Lawler's first chapter throws the reader into modern controversies of chicken phylogeny and introduces us to the biggest names in wild chicken biology, Beebe and Brisbin, and begins with descriptions of the exploration and discovery of Red Junglefowl, long thought to be the ancestors of chickens. These remarkable adventure stories start with the initial discoveries of William Beebe, the celebrity scientist who first brought Red Junglefowl to the United States in the earliest decades of the 20th century. Beebe made it clear that Red Junglefowl were wild and wonderful, “like an untamable leopard, low-hung tails, slightly bent legs, head low, always intent, listening, watching, almost never motionless” (p. 8). What Beebe started has implications for what we can know today about the origin and phylogeny of chickens. He argued that the lack of an eclipse plumage among chickens indicated “an infusion of the blood of native village birds into the wild genome” (p. 14). His idea was the first statement of introgression between Red Junglefowl and domesticated chickens. Despite the certainties reflected in the scientific name they share, modern controversy dogs the conclusion that chickens evolved from Red Junglefowl. The development of that contested story line is my favorite part of the book.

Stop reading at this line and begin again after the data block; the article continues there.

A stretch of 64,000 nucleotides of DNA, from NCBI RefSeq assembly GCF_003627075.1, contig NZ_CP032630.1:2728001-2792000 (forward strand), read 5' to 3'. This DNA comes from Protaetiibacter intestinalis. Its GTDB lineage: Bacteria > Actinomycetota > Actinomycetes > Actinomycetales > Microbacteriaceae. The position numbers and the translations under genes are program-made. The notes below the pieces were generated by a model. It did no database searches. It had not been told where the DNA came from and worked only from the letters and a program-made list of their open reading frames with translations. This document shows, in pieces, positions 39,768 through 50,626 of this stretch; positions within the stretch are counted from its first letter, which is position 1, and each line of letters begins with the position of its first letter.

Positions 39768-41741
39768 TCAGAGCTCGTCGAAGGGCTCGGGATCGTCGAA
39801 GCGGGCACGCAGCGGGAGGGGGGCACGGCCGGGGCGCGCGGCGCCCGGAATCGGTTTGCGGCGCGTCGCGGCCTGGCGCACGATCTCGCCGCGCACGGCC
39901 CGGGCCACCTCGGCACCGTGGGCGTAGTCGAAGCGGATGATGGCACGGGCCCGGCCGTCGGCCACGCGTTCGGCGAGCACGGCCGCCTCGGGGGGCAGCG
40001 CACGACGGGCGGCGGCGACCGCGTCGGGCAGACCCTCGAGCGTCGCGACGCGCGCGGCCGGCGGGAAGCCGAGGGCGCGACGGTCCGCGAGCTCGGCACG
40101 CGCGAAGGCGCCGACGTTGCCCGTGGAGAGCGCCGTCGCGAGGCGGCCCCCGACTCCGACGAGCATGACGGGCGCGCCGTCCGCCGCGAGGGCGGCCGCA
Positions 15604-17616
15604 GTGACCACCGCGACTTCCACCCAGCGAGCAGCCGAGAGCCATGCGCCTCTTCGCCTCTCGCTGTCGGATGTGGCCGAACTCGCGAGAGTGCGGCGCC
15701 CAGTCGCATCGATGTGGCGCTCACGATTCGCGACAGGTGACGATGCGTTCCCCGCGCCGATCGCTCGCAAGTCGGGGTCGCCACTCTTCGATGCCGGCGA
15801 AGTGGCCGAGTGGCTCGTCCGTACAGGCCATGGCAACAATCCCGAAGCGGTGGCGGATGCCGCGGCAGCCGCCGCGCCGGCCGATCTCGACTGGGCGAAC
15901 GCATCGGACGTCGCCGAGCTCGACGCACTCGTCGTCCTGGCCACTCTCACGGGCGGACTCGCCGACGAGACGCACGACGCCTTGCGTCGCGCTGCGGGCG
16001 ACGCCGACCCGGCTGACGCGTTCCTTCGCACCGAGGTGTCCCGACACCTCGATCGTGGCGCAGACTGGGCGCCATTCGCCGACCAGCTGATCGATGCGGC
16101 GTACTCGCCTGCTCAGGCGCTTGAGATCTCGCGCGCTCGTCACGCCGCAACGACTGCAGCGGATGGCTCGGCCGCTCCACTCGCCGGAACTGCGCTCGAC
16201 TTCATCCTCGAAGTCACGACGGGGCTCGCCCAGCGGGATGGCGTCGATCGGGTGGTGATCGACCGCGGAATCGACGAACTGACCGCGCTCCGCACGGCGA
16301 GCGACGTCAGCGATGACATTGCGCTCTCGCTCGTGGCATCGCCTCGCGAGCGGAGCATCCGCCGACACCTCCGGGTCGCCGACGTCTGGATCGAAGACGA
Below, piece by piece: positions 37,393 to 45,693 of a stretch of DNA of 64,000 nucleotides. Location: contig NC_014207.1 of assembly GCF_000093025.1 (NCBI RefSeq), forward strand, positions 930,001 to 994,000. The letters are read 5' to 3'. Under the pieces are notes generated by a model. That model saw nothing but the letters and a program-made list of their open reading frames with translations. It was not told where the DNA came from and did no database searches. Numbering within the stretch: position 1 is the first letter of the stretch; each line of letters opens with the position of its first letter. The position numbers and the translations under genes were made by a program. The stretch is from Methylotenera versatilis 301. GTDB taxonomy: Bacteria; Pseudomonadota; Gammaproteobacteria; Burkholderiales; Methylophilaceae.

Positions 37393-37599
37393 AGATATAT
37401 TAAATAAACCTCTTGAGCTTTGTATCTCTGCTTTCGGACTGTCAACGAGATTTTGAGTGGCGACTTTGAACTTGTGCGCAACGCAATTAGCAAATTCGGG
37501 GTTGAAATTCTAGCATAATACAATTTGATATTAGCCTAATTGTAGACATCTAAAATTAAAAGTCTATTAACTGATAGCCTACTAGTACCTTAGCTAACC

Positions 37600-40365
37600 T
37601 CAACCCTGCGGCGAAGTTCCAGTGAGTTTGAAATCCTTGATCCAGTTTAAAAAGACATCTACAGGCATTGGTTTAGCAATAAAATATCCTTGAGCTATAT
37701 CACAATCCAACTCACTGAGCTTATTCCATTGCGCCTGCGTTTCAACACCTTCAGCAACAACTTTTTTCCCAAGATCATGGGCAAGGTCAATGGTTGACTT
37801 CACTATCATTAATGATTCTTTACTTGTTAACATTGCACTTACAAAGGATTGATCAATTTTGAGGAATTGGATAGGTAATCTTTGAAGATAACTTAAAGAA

The genetic evidence of linkage between Red Junglefowl and chickens could be a matter of introgressed chicken genes as human populations with their chicken minions encroached steadily into previously wild places. But the exciting part of this bit of the story is about inveterate natural historians. Lehr Brisbin, an AOU Fellow, along with other “chickenists,” managed to culture over decades the progeny of Red Junglefowl while disallowing any local interbreeding with domestic chickens, and thereby carefully managed the populations to retain their wildness (think of their culturing practices, which included almost never handling their charges, as the opposite of the experiments that produced the tame silver foxes of Russia). Brisbin argued at the 1995 annual meeting of the AOU that pure-bred Red Junglefowl might be the most endangered bird species in the world—a claim in keeping with Beebe's much earlier suggestion that it was not so much that Red Junglefowl were disappearing, but that interbreeding with domestic chickens challenged the genetic integrity of the wild populations. A. Townsend Peterson, another AOU Fellow, took Brisbin's 1995 bait, exclaiming that pure Red Junglefowl were surely still to be found in some remote areas. The two passionate naturalists then joined forces to test their alternative hypotheses. Their studies of museum specimens and modern genetic studies have raised international concern that the genetically pure wild ancestor of the most important bird for extant human populations may now be reduced to several carefully managed captive research flocks, totaling probably no more than 200–300 individual birds in the care of only a few institutions in North America. The debates continue and make for wonderful reading in the primary literature, as well as in Lawler's wild stories.